Here’s the litmus test for determining if you have too much debt: if your income was delayed, could you pay your monthly bills? “If you couldn’t meet those expenses, you’ve got too much debt,” says Doug Hoyes, licensed insolvency trustee for debt relief experts Hoyes, Michalos & Associates. “We often see our clients facing this situation. They might think the answer is to borrow to alleviate the immediate problem. But the solution to too much debt is not to get into more debt. You have to get off the hamster wheel.”
The cycle Hoyes is talking about goes something like this: Something happens to cause an initial shortfall. It might be that you get sick, injured, lose your job, split with your partner. You start to put too much on your credit cards and you can’t pay them off. “Then, you get an additional credit card and you continue to rack up more and more debt on your cards. The number of cards and balances keep going up.”
Now you have a problem, so you decide to solve it by consolidating your debt. You might try and apply for a line of credit, which you may not qualify for, or get a payday loan with monstrous interest rates. “Once you start getting payday loans, it’s very difficult to recover,” warns Hoyes. “In some instances, payday loans cost you $15 for every $100 you borrow. In order to pay it off, many of our clients have to get another payday loan.”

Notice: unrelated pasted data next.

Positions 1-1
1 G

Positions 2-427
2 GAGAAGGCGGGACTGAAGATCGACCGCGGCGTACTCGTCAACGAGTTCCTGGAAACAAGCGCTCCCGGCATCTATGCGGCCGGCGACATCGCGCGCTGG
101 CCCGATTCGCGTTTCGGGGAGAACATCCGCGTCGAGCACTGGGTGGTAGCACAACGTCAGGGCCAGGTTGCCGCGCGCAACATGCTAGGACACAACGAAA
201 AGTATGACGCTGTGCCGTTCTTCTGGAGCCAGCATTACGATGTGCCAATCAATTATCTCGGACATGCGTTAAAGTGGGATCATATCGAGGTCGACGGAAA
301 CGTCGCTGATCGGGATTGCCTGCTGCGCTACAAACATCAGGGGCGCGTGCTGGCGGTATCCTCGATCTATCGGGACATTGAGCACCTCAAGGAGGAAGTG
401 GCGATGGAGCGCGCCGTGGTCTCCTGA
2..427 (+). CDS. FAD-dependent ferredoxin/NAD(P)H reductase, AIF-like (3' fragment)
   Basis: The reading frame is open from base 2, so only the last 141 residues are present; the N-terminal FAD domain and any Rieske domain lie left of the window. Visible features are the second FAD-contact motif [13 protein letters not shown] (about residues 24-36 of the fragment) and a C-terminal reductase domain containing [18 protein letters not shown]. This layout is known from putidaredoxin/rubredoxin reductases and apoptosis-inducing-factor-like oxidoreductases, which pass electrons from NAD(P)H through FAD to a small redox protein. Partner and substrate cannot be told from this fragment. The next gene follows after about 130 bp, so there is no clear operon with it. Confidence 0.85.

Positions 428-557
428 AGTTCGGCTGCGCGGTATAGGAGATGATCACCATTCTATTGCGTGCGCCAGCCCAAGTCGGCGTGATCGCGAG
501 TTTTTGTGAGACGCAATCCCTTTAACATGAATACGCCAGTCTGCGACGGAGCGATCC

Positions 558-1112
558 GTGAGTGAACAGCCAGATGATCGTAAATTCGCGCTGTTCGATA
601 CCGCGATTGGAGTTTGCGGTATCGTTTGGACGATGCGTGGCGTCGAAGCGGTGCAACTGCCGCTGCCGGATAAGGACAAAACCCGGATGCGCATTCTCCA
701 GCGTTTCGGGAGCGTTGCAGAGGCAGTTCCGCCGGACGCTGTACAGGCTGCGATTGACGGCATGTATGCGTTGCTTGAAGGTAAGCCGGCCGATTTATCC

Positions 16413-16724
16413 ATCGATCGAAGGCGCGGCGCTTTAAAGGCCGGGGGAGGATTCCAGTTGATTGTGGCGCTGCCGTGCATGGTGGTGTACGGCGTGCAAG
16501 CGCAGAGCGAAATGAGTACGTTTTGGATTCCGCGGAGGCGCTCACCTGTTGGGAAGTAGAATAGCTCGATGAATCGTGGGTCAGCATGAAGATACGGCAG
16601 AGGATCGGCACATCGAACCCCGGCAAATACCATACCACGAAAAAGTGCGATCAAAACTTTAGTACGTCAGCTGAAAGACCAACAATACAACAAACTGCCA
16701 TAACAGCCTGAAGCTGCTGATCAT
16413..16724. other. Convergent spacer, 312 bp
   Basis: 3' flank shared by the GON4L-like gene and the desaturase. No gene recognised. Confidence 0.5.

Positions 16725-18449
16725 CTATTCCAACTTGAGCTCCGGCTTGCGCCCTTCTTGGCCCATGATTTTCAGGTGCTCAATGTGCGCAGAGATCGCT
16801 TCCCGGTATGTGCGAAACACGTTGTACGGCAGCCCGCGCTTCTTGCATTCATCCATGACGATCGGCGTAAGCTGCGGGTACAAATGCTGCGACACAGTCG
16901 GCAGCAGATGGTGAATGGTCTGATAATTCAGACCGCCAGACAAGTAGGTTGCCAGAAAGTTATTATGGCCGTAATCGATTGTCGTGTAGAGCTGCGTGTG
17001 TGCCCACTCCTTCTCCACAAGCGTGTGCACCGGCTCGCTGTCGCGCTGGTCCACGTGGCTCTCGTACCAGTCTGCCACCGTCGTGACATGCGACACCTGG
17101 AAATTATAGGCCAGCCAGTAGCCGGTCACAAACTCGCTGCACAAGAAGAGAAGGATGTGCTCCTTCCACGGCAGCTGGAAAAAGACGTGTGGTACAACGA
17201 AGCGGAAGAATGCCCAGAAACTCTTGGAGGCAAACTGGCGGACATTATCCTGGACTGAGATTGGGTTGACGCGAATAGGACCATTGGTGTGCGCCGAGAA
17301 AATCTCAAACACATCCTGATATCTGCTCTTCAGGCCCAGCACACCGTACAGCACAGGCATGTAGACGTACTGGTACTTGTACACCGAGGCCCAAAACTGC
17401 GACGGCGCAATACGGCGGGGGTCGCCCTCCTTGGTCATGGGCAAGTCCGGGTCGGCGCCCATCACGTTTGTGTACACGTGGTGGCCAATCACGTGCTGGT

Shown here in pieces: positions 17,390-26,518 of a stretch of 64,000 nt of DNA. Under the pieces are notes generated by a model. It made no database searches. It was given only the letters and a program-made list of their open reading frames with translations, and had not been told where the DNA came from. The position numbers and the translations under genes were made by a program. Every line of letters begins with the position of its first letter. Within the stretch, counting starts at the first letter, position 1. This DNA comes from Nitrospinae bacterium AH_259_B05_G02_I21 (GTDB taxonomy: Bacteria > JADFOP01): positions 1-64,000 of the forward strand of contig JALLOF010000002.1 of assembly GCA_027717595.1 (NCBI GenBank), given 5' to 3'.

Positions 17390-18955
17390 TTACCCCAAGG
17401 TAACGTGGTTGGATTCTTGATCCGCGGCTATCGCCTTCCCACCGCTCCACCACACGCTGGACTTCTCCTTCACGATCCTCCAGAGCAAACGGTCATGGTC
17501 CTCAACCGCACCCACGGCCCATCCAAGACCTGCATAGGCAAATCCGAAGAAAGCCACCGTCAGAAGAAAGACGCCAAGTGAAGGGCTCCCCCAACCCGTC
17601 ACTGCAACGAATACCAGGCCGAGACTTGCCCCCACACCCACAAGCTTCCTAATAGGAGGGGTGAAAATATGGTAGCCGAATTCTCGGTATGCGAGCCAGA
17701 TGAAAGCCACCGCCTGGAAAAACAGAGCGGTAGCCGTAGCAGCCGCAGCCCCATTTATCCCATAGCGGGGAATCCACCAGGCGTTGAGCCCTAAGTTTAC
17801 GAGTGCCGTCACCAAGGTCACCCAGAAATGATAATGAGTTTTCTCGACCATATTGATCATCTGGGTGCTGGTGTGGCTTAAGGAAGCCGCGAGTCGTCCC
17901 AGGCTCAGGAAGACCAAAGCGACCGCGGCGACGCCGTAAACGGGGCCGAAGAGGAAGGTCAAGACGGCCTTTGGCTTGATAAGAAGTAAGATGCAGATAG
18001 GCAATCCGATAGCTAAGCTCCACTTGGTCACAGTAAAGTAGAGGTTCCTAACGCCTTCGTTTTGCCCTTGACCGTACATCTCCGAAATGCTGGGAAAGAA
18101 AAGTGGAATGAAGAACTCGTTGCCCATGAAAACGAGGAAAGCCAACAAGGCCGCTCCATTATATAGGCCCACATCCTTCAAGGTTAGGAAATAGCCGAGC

So how do you stop this cycle of debt? “Rather than continuing to add more to what you already owe, it’s important to stop borrowing and stop the bleeding,” says Hoyes. He suggests taking an inventory of what you owe and then making an honest budget to see if you can find a way to pay it back on your own. “You might also consider ways to add income rather than just deal with expenses. Perhaps you get a second job or a roommate to help with expenses.” In the likely situation where you discover you can’t do it on your own, consider talking with a Licensed Insolvency Trustee to help you find a way to pay off a few debts.
For most clients, the best way to deal with debt is a consumer proposal or bankruptcy, explains Hoyes. “In a consumer proposal, we make a deal to pay back considerably less than the amount owing. Instead of making minimum payments for decades or declaring bankruptcy — your last resort — with a consumer proposal, you pay an agreed amount that’s much less than what you owe over a five-year period. Then three years later, it comes off your credit report.”
As Hoyes explains, it’s not about consumers running from debt. “It allows them an opportunity to make manageable payments and ultimately, get a fresh start.”
Source: The Star – Thu., Aug. 16, 2018